• re: ” You need their competence to protect you.”

        I think it’s funny that it is said the ONLY thing that was agreed to in the Constitution was “Defense” but boy did it turn out to be a stinker of a budget deal.

        • How hard could it have been to find and sell someone who sounds brighter than some parasitic commie clown who claims to have visited 57 states?

          The voters did not reject the GOP clown because he was not smart. They rejected him because he had no principles and loved war. Since Republicans have shown that they do not have the courage to support small government and propose real cuts and since they are worse on foreign policy issues the voters will continue to reject them.

          • “They rejected him because he had no principles and loved war. Since Republicans have shown that they do not have the courage to support small government and propose real cuts and since they are worse on foreign policy issues the voters will continue to reject them.”

            Oh, get real. Obama’s 51% margin was mostly a coalition low information voters who want free stuff. They picked the right guy for the job.

          • Oh, get real. Obama’s 51% margin was mostly a coalition low information voters who want free stuff. They picked the right guy for the job.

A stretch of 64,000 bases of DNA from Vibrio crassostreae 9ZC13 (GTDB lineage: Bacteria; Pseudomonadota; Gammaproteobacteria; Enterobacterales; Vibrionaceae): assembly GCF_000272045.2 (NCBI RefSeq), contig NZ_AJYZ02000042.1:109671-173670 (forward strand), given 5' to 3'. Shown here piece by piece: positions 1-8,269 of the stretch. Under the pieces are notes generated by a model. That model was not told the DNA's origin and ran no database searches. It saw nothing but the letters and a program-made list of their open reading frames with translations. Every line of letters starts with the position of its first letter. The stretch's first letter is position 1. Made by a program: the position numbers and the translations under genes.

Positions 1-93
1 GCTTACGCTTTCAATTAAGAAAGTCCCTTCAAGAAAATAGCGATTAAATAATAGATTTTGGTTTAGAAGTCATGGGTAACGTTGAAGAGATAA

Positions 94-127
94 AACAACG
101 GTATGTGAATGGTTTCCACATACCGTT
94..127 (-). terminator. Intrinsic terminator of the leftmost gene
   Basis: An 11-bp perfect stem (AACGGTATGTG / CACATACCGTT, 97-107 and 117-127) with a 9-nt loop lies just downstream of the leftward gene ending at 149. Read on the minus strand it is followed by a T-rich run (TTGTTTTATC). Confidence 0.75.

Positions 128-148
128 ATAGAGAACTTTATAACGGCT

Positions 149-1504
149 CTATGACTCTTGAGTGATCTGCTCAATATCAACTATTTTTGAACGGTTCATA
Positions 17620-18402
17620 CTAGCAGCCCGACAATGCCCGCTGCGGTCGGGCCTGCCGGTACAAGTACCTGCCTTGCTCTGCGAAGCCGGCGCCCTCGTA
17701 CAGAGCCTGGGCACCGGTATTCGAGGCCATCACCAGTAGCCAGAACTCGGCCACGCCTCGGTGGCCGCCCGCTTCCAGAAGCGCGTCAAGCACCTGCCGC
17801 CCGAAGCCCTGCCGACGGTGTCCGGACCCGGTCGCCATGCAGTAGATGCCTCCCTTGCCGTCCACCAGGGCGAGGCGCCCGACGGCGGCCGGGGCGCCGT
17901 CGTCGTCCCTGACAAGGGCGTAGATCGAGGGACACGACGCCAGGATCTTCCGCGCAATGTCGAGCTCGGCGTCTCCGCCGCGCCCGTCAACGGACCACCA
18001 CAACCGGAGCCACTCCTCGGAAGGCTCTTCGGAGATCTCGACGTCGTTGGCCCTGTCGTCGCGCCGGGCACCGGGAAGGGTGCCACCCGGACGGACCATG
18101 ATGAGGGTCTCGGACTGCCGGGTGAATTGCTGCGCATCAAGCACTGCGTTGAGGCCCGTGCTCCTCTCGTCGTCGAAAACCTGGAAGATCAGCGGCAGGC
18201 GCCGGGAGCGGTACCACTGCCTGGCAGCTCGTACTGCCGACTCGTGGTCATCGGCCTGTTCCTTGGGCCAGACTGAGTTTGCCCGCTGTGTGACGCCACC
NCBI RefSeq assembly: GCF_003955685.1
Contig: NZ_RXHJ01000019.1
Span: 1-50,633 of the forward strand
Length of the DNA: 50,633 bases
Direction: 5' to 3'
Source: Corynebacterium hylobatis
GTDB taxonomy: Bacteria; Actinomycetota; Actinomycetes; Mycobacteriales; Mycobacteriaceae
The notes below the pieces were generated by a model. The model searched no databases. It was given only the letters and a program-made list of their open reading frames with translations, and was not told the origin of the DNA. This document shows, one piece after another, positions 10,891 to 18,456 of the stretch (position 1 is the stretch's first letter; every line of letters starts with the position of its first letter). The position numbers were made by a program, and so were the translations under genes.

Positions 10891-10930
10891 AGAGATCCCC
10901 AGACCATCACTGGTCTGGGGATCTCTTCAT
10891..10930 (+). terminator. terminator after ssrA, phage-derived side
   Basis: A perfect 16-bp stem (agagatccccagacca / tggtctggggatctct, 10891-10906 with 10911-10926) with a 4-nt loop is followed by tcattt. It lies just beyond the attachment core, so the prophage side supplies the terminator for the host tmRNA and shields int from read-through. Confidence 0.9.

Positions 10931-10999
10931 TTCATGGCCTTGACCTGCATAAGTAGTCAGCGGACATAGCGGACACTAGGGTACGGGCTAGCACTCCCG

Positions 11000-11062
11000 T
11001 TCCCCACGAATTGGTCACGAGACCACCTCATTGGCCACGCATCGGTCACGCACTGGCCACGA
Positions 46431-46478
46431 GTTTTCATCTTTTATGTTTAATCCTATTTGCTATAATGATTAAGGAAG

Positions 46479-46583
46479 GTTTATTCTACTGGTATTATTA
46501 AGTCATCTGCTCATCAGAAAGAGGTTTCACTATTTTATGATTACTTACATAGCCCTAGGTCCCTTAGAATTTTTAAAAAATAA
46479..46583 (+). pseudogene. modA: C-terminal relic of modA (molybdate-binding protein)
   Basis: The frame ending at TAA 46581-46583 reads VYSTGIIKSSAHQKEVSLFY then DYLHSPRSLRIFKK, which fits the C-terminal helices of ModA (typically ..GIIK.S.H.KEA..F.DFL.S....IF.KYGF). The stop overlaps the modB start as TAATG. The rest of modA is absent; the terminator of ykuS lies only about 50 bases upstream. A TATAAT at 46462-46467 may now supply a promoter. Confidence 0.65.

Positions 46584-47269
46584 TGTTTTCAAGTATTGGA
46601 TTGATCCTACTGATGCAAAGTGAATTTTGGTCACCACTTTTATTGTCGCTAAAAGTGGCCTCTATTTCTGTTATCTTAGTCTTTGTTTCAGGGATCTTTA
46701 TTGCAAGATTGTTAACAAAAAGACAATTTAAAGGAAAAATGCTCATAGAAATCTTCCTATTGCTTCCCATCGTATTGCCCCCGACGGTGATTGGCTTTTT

If your right guy could not beat a weak president who presided over such a weak economy then your party is done. The fact is that Mitt was clearly the wrong man for the job. He had no balls, no backbone, and no principles. As the war candidate he made it easy for the independents to hold their nose and vote for Obama.

          • They rejected him because he had no principles and loved war“…

            LMAO! vangel that is one of your dumbest ever lies and you’ve told your share…

            I think paul has it right, the Kenyan Kommie Klown bought the vote parasites

          • LMAO! vangel that is one of your dumbest ever lies and you’ve told your share…

            Really? Do you mean to say that Romney was a man of principle who held his ground no matter what the sentiment was? Where is the evidence for that? From what I could see he flip-flopped so often that voters lost trust in him. And he was clearly the war candidate. He had his neocon advisors attacking Obama as a president who did not want to fight as much as they did when the voters were sick of war and wanted the troops back home.

          • You can tell how committed the GOP really was to Romney by looking at the relationship right now…..

            If Romney was so good, how come he’s not leading the party right now – to help formulate strategy to retake the white house and senate?

          • Romney was too far left for the social conservatives and too ignorant for the libertarian element. He was a bad candidate chosen by a GOP leadership that is out of touch with reality.

          • re: ” chosen by a GOP leadership ” what leadership?

            Karl Rove? Jim DeMint? John McCain?

            they went through a long and exhaustive primary process where one by one – Romney bested the other GOP whackos , er contenders….

          • Karl Rove? Jim DeMint? John McCain?

            they went through a long and exhaustive primary process where one by one – Romney bested the other GOP whackos , er contenders….